By Fredrik Dahl
VIENNA (Reuters) - Nuclear power plants should be designed and located so that they can withstand rare and "complex combinations" of external threats, U.N. experts said in a report drawing wider lessons from Japan's atomic crisis.
Japan's nuclear accident has created a "unique opportunity" to seek to learn and improve safety worldwide, an 18-member team from the International Atomic Energy Agency said in the report that marked the first outside review of the Fukushima disaster.
The 160-page document, obtained by Reuters on Friday, was prepared for a major international meeting next week that will launch a push to strengthen reactor standards in the face of mounting public concern about the risks posed by nuclear safety.
A three-page summary was issued at the end of the team's review mission to Japan earlier this month, saying the country underestimated the threat from a killer wave to the Fukushima plant and urging sweeping changes to its regulatory system.
The full report listed 16 lessons from the world's worst nuclear accident since Chernobyl a quarter of a century ago on how to better prepare and deal with these kinds of extreme events.
They included measures both to help prevent any repeat of the Fukushima catastrophe -- caused by a massive earthquake followed by a huge tsunami on March 11 -- as well as action on emergency response and preparedness.
Japanese officials have been criticized for failing to plan for a tsunami that would overrun the 5.7 meter (19 ft) wall at the plant in the country's northeast, despite warnings that such a risk was looming.
"There were insufficient defense-in-depth provisions for tsunami hazards," the IAEA report said.
"There is a need to ensure that in considering external natural hazards ... the siting and design of nuclear plants should include sufficient protection against infrequent and complex combinations of external events."
Any changes in such hazards should be regularly reviewed for their impact on plant configuration, it said, adding that an active tsunami warning system should be established "with the provision for immediate operator action."
The Fukushima crisis has prompted a rethink of energy policy in Japan and around the world, underlined by Germany's decision to shut down all its reactors by 2022 and an Italian vote to ban nuclear power for decades.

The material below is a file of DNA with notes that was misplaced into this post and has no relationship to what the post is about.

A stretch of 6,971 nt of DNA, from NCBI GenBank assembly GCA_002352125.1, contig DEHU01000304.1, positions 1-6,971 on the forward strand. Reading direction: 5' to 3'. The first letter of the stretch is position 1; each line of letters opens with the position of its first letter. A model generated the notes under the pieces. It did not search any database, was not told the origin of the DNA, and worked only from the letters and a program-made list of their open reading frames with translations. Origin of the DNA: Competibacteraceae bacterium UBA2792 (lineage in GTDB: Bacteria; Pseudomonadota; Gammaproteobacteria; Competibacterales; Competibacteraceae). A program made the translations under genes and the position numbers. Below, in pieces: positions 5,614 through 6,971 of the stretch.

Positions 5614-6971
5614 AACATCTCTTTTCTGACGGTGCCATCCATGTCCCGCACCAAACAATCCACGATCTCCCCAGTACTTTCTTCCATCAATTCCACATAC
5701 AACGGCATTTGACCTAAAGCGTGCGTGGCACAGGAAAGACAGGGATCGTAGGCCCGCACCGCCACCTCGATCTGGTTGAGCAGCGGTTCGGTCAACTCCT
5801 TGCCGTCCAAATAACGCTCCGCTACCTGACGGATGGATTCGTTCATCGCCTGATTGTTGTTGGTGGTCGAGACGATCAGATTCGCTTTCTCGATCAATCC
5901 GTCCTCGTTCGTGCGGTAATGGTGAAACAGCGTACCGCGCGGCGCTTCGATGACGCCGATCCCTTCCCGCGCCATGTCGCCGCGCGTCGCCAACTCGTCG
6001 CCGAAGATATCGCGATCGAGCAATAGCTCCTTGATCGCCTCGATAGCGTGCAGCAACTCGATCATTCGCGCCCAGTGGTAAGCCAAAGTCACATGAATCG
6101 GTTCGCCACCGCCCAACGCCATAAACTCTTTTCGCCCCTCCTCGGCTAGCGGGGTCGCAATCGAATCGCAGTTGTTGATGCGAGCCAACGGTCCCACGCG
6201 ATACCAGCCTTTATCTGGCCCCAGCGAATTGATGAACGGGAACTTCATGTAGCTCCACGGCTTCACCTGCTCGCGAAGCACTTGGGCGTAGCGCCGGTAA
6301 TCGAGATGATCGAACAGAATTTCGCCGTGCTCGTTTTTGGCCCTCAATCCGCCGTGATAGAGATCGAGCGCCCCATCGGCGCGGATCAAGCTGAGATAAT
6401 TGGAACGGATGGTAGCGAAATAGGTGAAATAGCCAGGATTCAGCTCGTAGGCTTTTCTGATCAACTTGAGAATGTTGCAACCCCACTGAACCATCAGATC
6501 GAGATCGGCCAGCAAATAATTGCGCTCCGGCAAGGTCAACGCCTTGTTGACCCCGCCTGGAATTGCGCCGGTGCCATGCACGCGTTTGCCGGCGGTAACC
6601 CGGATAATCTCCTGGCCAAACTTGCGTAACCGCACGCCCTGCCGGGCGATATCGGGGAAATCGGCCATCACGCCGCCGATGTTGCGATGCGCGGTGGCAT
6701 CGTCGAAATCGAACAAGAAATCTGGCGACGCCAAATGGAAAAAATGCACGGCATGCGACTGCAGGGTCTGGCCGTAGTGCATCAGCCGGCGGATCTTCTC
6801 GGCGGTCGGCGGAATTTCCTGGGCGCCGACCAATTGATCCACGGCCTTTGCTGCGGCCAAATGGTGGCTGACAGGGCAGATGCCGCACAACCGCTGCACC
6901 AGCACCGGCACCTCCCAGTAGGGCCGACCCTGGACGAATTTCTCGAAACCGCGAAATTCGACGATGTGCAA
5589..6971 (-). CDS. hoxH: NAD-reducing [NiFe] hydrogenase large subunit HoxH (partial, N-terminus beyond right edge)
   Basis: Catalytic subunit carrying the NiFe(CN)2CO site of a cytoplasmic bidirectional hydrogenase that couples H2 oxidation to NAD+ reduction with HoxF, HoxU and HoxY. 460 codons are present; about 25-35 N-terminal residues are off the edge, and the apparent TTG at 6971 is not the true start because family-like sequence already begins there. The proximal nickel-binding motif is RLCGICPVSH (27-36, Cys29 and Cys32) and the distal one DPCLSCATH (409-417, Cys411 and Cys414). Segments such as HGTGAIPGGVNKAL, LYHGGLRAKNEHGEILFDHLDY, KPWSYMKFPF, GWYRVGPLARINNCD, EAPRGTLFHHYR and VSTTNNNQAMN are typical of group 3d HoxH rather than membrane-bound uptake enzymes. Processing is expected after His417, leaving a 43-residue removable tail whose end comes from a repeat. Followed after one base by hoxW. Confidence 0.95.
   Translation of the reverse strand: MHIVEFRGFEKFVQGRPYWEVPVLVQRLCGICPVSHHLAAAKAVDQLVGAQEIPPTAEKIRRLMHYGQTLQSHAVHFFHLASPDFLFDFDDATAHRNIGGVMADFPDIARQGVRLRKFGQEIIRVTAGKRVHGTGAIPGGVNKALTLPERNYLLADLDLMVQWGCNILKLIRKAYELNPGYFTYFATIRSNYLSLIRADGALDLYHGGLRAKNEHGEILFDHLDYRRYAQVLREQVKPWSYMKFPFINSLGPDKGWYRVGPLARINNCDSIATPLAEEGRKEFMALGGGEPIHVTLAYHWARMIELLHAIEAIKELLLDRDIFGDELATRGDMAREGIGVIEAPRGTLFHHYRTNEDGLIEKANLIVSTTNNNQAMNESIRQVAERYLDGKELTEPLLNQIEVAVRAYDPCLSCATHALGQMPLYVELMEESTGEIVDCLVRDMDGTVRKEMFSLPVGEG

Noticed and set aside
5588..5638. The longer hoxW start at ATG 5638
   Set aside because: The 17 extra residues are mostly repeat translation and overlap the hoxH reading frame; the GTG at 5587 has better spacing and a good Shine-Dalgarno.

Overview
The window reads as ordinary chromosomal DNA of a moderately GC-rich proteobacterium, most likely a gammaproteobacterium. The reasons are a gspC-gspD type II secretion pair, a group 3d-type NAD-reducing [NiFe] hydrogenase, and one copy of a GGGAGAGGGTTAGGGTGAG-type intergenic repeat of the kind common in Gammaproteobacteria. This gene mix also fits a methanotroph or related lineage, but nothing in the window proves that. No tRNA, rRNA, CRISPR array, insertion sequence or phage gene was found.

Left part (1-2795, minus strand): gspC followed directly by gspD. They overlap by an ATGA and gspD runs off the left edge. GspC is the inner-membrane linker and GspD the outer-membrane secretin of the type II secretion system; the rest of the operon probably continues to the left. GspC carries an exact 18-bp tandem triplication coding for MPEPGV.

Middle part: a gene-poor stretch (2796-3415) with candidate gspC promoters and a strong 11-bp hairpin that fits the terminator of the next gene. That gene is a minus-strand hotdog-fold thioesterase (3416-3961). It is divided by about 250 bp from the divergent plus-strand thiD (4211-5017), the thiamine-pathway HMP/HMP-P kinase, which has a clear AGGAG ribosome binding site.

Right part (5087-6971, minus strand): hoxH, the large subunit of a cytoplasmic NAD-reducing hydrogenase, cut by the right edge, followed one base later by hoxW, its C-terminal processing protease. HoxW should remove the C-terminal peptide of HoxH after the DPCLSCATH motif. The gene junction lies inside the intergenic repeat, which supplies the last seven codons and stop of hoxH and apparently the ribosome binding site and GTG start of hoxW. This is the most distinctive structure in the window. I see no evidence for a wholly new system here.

Japanese officials from Prime Minister Naoto Kan on down have been widely criticized for their handling of the disaster and the authorities have admitted that lax standards and poor oversight contributed to the accident.
Three reactors at the complex went into meltdown when power and cooling functions at the complex failed, causing radiation leakage and forcing the evacuation of some 80,000 people.
The IAEA report said that for severe situations such as the total loss of off-site power, "simple alternative sources for these functions including any necessary equipment ... should be provided" and located at a safe place.
It called for the "physical separation and diversity of critical safety systems" and said nuclear sites should have "adequate on-site seismically robust, suitably shielded, ventilated and well equipped buildings to house the Emergency Response Centers."
In 2007, the IAEA was ignored when it called on Japan to create a more powerful and independent nuclear regulator, and the report stressed the importance of this.
"Nuclear regulatory systems should ensure that regulatory independence and clarity of roles are preserved in all circumstances in line with IAEA Safety Standards," it said.
At the June 20-24 IAEA-hosted meeting, some 150 nations will begin mapping out a strategy on boosting nuclear safety but differences on how much international action is needed may hamper follow-up efforts, diplomats say.
(Additional reporting by Sylvia Westall; editing by Alison Williams)